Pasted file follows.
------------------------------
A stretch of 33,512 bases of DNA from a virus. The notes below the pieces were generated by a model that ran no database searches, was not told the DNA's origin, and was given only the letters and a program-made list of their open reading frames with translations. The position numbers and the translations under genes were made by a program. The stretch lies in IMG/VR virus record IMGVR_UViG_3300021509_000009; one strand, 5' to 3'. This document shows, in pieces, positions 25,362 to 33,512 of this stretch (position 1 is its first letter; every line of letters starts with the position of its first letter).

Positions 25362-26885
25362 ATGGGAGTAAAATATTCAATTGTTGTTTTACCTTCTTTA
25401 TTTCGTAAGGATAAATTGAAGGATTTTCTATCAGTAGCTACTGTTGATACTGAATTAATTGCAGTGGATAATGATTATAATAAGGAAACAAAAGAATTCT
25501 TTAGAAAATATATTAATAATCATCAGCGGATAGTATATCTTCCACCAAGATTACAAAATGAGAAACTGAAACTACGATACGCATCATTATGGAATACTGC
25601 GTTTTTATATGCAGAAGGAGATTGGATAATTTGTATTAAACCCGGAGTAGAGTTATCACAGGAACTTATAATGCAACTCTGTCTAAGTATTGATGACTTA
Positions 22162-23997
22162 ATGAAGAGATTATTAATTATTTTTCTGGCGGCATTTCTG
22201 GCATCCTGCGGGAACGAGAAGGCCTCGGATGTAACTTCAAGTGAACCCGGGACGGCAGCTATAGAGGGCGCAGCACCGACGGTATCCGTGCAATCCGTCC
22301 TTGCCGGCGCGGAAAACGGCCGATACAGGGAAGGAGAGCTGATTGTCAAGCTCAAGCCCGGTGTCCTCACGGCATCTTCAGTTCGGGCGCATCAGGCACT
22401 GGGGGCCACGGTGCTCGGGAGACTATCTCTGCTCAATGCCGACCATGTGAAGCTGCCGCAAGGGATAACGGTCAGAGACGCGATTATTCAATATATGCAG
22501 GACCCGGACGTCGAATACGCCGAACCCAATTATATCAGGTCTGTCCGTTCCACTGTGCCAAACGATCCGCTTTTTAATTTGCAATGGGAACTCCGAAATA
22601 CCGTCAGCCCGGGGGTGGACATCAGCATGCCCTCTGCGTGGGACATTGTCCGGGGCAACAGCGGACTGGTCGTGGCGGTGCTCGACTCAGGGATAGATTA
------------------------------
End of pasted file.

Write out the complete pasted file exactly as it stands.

A stretch of 33,512 bases of DNA from a virus. The notes below the pieces were generated by a model that ran no database searches, was not told the DNA's origin, and was given only the letters and a program-made list of their open reading frames with translations. The position numbers and the translations under genes were made by a program. The stretch lies in IMG/VR virus record IMGVR_UViG_3300021509_000009; one strand, 5' to 3'. This document shows, in pieces, positions 25,362 to 33,512 of this stretch (position 1 is its first letter; every line of letters starts with the position of its first letter).

Positions 25362-26885
25362 ATGGGAGTAAAATATTCAATTGTTGTTTTACCTTCTTTA
25401 TTTCGTAAGGATAAATTGAAGGATTTTCTATCAGTAGCTACTGTTGATACTGAATTAATTGCAGTGGATAATGATTATAATAAGGAAACAAAAGAATTCT
25501 TTAGAAAATATATTAATAATCATCAGCGGATAGTATATCTTCCACCAAGATTACAAAATGAGAAACTGAAACTACGATACGCATCATTATGGAATACTGC
25601 GTTTTTATATGCAGAAGGAGATTGGATAATTTGTATTAAACCCGGAGTAGAGTTATCACAGGAACTTATAATGCAACTCTGTCTAAGTATTGATGACTTA
Positions 22162-23997
22162 ATGAAGAGATTATTAATTATTTTTCTGGCGGCATTTCTG
22201 GCATCCTGCGGGAACGAGAAGGCCTCGGATGTAACTTCAAGTGAACCCGGGACGGCAGCTATAGAGGGCGCAGCACCGACGGTATCCGTGCAATCCGTCC
22301 TTGCCGGCGCGGAAAACGGCCGATACAGGGAAGGAGAGCTGATTGTCAAGCTCAAGCCCGGTGTCCTCACGGCATCTTCAGTTCGGGCGCATCAGGCACT
22401 GGGGGCCACGGTGCTCGGGAGACTATCTCTGCTCAATGCCGACCATGTGAAGCTGCCGCAAGGGATAACGGTCAGAGACGCGATTATTCAATATATGCAG
22501 GACCCGGACGTCGAATACGCCGAACCCAATTATATCAGGTCTGTCCGTTCCACTGTGCCAAACGATCCGCTTTTTAATTTGCAATGGGAACTCCGAAATA
22601 CCGTCAGCCCGGGGGTGGACATCAGCATGCCCTCTGCGTGGGACATTGTCCGGGGCAACAGCGGACTGGTCGTGGCGGTGCTCGACTCAGGGATAGATTA